Report a Fish Kill - Contact the Massachusetts Environmental Police Radio Room at 1-800-632-8075.
The sight of up to hundreds of dead and dying fish along the shores of your favorite pond or lake can be distressing and often lead to concerns about pollution. But in fact, the vast majority of the fish kills reported turn out to be natural events.
Natural fish kills are generally the result of low dissolved oxygen levels (anoxia), spawning stress or fish diseases. Dissolved oxygen depletion is one of the most common causes of natural fish kills. This can be the case at anytime of the year but generally occurs during severe winters or late spring/early summer.
Winter Fish Kills
During the winter, thick ice and heavy snow cover can result in low dissolved oxygen levels in ponds. Increasing ice and snow packs limit light penetration through the water column, altering chemical and biological processes such as photosynthesis and the decomposition of organic matter (dead plants). These conditions can frequently result in a winter fish kill. Shallow, weedy ponds of 25-30 feet in depth are particularly vulnerable. MassWildlife fisheries biologists routinely find low dissolved oxygen levels in ponds statewide during these kinds of conditions. Reports of strong "rotten egg" odors are generally the first clue that a waterbody is experiencing anoxia. The odor is hydrogen sulfide gas which is a natural by-product occurring in lakes and ponds with low amounts of dissolved oxygen. This condition is natural and rarely the result of pollution such as illegal dumping, sewage or a chemical spill. Oxygen levels become fully restored when the ice melts in the spring. It is at this point that winter fish kills often become visible to the public in the form of dead fish on the bottom of the pond or floating at the surface.
Spring/Summer Fish Kills
Conversely, in the spring and summer, as water temperature increases over time, the water simply cannot hold as much oxygen as when it was cold. During the long hot days of summer, oxygen levels in shallow, weedy ponds can further decline as aquatic plants consume oxygen at night resulting in low oxygen levels in the early hours of the morning. This situation can become critical if the levels fall below that required for fish to survive which is approximately 4-5 parts/million. In addition to the depressed oxygen conditions, late spring and early summer are when most warmwater fish species, such as sunfish (bluegill, pumpkinseed, largemouth bass etc.), begin to spawn. At this time, large numbers of these species crowd into the shallow waters along the shore vying for the best spawning sites. These densely crowded areas are susceptible to disease outbreaks especially as water temperatures increase. The result is an unavoidable natural fish kill, usually consisting of one or two species of fish. Nothing can be done to prevent this; it is a natural occurrence and does not pose a public health risk.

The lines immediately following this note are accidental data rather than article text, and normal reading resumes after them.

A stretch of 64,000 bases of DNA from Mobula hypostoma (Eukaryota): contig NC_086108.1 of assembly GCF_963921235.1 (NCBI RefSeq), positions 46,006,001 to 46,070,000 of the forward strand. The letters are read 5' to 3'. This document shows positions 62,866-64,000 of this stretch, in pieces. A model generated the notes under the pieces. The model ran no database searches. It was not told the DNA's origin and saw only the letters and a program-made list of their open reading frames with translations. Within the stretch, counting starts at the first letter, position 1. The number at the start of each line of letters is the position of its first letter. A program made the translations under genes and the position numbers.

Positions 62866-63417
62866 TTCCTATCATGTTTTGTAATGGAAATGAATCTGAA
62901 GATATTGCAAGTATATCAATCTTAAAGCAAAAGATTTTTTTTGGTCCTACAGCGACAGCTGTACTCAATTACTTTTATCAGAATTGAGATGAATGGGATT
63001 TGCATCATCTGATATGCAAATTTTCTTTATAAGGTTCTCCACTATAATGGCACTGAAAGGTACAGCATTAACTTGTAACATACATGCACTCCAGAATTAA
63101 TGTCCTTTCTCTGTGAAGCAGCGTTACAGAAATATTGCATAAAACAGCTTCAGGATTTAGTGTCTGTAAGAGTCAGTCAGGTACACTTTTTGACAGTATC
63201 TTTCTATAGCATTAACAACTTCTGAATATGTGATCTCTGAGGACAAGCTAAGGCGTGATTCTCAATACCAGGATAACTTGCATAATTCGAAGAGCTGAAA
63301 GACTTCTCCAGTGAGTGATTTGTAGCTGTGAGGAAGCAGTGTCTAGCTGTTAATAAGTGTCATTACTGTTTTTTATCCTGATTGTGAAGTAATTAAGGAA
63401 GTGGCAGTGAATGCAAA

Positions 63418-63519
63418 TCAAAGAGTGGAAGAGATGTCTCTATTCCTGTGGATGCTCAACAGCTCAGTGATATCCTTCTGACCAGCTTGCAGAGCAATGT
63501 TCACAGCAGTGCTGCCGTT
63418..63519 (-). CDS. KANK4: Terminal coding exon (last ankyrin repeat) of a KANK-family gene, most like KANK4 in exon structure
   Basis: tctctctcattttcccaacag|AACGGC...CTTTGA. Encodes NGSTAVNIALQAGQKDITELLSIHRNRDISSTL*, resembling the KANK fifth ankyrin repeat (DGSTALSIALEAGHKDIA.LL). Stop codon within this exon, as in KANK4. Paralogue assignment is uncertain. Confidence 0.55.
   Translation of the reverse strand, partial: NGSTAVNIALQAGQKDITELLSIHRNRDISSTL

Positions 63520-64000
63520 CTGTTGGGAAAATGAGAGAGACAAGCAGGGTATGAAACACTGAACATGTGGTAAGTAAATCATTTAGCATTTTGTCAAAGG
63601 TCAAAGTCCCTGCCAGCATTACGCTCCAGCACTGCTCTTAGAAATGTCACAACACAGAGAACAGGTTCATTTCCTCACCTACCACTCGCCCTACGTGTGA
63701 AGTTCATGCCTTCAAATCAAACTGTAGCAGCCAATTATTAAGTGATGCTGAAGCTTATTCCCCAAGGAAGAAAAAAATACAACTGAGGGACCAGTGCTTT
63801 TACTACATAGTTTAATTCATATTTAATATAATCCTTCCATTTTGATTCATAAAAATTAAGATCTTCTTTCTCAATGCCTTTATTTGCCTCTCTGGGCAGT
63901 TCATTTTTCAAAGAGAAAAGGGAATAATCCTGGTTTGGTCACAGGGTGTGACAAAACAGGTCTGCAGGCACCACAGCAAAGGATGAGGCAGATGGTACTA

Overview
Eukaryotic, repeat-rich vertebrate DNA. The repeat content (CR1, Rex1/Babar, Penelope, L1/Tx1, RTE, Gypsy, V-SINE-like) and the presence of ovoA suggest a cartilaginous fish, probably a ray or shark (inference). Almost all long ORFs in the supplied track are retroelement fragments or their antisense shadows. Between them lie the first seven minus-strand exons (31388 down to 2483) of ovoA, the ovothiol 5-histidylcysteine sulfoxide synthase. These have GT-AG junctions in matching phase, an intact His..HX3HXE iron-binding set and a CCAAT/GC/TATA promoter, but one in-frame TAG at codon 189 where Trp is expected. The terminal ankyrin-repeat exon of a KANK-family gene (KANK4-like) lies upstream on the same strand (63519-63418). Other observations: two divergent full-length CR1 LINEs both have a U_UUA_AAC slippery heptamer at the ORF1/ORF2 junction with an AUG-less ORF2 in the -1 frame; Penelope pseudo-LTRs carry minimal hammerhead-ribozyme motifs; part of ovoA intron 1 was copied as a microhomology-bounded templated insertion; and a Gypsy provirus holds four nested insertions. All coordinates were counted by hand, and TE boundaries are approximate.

MassWildlife's Response to Fish Kills
So how does MassWildlife know if a reported fish kill is a natural event or the result of pollution? As the lead agency in determining fish kill response, a Division fisheries biologist will review each call and through a series of questions, make a determination on whether the kill is natural or requires a site investigation. Generally, pollution impacts all kinds of aquatic life, therefore the most important piece of evidence for the biologists is knowing the number of fish species associated with the fish kill. Fish kills in which only one or two species are involved are almost always a natural event.
When it is likely a fish kill is due to pollution, MassWildlife notifies the appropriate state agency which takes the lead on a formal investigation including analysis of water and fish samples to determine the source of pollution. MassWildlife provides the investigating agency with technical assistance by identifying the kinds and numbers of fish involved. MassWildlife maintains a 40+ year database which helps track waters with a history of natural kills.